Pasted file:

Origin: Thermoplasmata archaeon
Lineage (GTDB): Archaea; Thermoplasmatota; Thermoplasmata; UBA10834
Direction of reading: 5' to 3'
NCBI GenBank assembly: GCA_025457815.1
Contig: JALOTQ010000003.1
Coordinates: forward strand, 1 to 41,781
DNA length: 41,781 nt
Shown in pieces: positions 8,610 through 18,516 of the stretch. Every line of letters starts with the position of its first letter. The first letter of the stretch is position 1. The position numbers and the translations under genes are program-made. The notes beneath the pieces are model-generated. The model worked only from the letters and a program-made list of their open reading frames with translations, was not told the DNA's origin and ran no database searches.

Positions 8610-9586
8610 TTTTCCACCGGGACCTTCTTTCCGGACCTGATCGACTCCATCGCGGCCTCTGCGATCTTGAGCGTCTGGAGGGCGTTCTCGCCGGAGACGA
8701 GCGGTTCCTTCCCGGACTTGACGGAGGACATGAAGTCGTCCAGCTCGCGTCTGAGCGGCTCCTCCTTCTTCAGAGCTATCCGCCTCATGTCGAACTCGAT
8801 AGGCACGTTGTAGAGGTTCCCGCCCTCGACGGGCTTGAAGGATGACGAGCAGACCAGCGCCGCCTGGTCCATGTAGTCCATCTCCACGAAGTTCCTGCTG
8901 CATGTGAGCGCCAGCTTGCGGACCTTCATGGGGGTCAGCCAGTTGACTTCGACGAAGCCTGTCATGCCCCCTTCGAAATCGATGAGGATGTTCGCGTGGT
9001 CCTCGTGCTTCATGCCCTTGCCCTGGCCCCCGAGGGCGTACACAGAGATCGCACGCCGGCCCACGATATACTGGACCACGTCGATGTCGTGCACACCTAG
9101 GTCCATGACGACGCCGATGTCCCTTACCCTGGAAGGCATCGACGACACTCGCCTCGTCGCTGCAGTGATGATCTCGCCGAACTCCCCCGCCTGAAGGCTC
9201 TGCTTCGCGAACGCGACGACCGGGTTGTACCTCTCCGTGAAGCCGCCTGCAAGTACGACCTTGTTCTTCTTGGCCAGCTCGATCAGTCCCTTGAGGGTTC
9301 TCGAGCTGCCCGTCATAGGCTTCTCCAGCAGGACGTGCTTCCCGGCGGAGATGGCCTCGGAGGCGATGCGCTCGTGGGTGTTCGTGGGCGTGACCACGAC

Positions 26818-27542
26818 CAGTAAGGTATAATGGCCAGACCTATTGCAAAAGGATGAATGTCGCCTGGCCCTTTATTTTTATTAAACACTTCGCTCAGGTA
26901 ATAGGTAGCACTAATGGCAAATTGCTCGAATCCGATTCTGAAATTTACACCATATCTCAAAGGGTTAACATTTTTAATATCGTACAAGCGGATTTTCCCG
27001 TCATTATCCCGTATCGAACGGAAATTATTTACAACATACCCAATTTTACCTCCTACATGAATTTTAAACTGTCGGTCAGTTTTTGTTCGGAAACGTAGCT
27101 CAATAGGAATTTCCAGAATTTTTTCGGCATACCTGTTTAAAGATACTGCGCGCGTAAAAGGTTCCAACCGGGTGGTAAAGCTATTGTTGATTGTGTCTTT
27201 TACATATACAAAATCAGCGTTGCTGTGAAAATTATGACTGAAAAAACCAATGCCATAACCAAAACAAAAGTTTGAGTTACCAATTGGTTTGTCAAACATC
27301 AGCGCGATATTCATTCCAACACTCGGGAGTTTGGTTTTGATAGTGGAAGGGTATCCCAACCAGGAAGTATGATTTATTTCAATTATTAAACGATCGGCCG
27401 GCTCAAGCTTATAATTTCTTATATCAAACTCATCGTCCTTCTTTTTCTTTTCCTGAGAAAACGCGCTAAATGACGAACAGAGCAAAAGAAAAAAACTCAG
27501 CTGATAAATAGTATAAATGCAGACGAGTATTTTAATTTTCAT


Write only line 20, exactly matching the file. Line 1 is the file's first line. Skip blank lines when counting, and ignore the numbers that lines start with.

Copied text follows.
26901 ATAGGTAGCACTAATGGCAAATTGCTCGAATCCGATTCTGAAATTTACACCATATCTCAAAGGGTTAACATTTTTAATATCGTACAAGCGGATTTTCCCG